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In the latter stages of the Silvio Berlusconi era, AC Milan fans became used to false dawns and equally false promises. So when the summer transfer window rolled around and the club’s new owners backed up their proclamations with serious spending, Milanisti were in a dreamlike state.

Serie A stars such as Andrea Conti, Franck Kessié, Lucas Biglia and Nikola Kalinić joined one of the world’s greatest centre-backs, Leonardo Bonucci, to sign on the dotted line at Casa Milan. Others came in from abroad; Hakan Çalhanoğlu and Ricardo Rodríguez from the German Bundesliga, Mateo Musacchio from Spain’s La Liga, André Silva from Portugal’s Lia NOS, and Fabio Borini from the English Premier League.

No club in Italy came close to Milan’s summer net spend, which eventually settled at just under £150million. Their squad was revitalised, with many of the old guard – the error-prone Gabriel Paletta; the physical-but-clumsy Juraj Kucka; the hard-working but generally ineffective Keisuke Honda – shipped out or benched.

It was all extremely exciting. However, the breakthrough sensation for the Rossoneri this season so far hasn’t been a new signing, but a home-grown prospect. Patrick Cutrone, with two goals in two league games, is making a good case for regular selection as the team’s first choice striker. In doing so, he is edging out two of the latest arrivals – Kalinić and Silva.

The 19-year-old Italian is also fast establishing himself as one of European football’s rising stars.


Siniša Mihajlović isn’t universally liked. That would be the nice way to put it, at least. But during his time as Milan head coach, he gained something approaching mild popularity with the home support. One of the reasons for this was his nature – fans tend to love a manager who is aligned to them: emotional, involved, active, loud. Another was the simple fact he led the team to a 3-0 walloping of city rivals Inter.

However, beyond his volatile persona and occasional positive result, ‘Miha’ generated appreciation for his willingness to blood some of the club’s finest young prospects. After years of seeing Matteo Darmian, Pierre-Emerick Aubameyang and many others come through and move on, there was a growing disconnect between those on the pitch and those in the stands.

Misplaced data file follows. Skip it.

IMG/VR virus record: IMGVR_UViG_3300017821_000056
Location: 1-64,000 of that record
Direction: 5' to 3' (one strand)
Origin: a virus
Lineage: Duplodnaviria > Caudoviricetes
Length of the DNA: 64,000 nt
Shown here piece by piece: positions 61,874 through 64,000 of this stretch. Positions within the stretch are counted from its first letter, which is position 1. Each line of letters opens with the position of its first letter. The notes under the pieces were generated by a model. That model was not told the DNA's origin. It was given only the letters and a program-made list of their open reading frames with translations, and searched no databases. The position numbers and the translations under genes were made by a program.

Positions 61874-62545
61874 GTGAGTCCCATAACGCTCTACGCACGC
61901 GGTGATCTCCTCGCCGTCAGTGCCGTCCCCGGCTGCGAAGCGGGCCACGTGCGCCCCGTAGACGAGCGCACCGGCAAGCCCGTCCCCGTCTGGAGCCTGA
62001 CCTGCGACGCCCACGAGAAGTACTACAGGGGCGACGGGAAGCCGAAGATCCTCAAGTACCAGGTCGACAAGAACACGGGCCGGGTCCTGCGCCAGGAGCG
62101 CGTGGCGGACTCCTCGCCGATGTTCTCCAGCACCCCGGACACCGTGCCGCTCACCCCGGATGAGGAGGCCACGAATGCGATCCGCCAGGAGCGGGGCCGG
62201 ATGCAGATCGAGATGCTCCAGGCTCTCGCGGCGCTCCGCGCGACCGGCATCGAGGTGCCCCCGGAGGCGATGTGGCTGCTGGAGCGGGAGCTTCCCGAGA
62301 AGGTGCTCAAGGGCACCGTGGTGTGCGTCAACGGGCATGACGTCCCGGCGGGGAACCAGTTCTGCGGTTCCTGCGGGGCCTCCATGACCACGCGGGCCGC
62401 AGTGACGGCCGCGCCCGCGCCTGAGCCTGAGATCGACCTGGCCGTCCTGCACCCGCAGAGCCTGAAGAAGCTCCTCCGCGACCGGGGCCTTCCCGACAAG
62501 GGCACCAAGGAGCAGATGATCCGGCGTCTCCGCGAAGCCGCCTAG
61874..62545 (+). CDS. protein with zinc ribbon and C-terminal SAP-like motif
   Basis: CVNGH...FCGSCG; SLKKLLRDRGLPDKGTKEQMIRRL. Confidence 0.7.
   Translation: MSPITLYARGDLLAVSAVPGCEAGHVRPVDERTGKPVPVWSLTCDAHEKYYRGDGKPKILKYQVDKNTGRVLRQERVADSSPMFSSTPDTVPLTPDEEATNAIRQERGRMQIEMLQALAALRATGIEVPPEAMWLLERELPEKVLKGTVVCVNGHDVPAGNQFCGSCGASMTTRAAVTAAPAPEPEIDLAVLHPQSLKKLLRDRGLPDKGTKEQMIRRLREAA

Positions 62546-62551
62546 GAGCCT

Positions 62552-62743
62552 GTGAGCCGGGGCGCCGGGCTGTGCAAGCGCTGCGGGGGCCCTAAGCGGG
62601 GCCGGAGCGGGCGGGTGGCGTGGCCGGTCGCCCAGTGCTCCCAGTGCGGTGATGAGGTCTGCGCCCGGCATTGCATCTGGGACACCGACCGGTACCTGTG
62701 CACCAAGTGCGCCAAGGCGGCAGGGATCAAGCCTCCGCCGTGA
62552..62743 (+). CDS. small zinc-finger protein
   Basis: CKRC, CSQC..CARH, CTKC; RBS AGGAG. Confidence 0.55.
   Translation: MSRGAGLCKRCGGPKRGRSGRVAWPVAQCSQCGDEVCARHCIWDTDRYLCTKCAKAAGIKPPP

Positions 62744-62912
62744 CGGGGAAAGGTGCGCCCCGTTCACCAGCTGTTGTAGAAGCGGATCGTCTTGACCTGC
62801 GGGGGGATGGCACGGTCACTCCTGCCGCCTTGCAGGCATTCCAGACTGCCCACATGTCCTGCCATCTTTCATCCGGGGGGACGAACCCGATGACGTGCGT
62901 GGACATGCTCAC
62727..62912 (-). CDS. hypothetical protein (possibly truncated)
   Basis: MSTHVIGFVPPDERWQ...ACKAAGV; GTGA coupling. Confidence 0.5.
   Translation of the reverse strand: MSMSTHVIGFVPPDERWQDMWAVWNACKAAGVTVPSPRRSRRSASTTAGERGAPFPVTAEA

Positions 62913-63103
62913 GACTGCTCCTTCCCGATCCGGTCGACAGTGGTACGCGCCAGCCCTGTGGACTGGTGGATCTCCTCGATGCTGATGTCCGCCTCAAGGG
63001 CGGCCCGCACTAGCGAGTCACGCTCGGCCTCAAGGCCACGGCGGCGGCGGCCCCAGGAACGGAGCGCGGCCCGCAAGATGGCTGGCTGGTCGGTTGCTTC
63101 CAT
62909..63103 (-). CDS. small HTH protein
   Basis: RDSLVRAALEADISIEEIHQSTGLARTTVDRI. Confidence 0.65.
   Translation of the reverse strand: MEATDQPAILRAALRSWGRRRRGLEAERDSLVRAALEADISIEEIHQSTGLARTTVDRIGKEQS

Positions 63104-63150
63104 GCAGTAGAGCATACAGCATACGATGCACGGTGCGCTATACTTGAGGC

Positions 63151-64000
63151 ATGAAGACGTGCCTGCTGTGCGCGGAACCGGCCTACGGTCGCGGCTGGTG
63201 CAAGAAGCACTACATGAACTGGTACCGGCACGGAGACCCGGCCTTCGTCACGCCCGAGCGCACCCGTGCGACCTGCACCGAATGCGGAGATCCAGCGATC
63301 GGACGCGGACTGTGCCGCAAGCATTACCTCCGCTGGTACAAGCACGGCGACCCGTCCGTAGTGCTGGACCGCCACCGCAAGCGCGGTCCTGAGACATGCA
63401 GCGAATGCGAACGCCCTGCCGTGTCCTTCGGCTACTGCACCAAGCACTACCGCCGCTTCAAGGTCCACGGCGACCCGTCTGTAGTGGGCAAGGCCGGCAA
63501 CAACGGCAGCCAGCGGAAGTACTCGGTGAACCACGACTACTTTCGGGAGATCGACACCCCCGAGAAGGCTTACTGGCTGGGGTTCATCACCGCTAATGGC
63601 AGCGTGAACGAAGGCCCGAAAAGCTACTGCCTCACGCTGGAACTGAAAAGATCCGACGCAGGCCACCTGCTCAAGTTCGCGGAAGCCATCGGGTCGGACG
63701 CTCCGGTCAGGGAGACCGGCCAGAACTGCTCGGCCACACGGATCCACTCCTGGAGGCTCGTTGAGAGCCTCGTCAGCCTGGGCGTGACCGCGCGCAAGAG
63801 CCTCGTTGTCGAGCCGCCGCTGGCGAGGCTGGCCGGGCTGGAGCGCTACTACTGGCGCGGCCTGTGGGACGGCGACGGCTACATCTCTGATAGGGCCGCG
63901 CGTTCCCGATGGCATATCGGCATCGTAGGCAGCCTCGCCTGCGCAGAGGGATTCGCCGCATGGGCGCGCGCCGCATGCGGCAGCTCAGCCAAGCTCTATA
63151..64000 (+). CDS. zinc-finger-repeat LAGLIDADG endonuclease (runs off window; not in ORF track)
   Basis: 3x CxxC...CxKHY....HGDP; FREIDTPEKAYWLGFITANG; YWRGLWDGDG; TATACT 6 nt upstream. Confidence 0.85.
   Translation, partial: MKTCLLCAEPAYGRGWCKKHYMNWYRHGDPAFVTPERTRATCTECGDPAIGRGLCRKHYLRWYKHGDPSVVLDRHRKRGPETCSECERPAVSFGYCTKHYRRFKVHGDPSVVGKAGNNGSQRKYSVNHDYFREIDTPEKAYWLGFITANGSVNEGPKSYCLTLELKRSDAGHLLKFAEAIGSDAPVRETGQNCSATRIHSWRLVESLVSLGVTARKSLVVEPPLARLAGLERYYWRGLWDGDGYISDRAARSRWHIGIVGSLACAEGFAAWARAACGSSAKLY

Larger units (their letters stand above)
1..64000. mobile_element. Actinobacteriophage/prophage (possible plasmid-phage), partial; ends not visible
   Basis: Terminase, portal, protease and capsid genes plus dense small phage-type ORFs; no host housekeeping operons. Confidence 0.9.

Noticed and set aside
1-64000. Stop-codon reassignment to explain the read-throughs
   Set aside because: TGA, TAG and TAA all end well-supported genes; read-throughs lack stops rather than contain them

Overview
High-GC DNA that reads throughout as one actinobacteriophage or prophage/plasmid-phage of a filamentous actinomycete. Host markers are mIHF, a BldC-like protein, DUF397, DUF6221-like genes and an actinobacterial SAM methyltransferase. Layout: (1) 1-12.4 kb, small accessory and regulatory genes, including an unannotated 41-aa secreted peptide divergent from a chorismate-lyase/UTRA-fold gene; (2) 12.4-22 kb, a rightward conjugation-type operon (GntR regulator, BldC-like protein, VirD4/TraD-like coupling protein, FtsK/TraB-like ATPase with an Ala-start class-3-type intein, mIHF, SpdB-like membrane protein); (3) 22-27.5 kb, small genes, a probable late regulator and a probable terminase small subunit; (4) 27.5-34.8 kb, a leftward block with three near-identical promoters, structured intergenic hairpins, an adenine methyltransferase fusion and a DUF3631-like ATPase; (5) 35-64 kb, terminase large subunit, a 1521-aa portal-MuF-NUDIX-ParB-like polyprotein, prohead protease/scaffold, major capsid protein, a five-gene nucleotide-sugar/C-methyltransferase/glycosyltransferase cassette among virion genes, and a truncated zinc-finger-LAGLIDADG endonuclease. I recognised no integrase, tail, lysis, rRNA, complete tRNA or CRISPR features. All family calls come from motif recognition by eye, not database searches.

Mihajlović ended that disconnect, bringing Gianluigi Donnarumma into the starting line-up at the age of 16. Two years on and the shot-stopper is seen as the heir to Gianluigi Buffon as Italy’s No.1. Another to get a shot was Davide Calabria, a young right-back full of energy and athleticism.

Vincenzo Montella took the hot-seat prior to the 2016/17 campaign and built on this. When Riccardo Montolivo got injured, the 18-year-old Manuel Locatelli took his place at the base of midfield. And, towards the end of last season, Cutrone took up a regular spot on the substitutes’ bench.

Amid the chaos of the summer transfer window and all the comings and goings, there was an underlying fear that this youthful revolution would be forgotten about, that the extra investment would lead to a disruptive short-termism. But the evidence so far suggests anything but is the case.

Cutrone, having impressed in the Europa League qualifiers, has started both of Milan’s league fixtures so far. In both games, he showed the sort of passion fans identify with. He also showed qualities on and off the ball that suggest he is set for a long-term stay in the first team.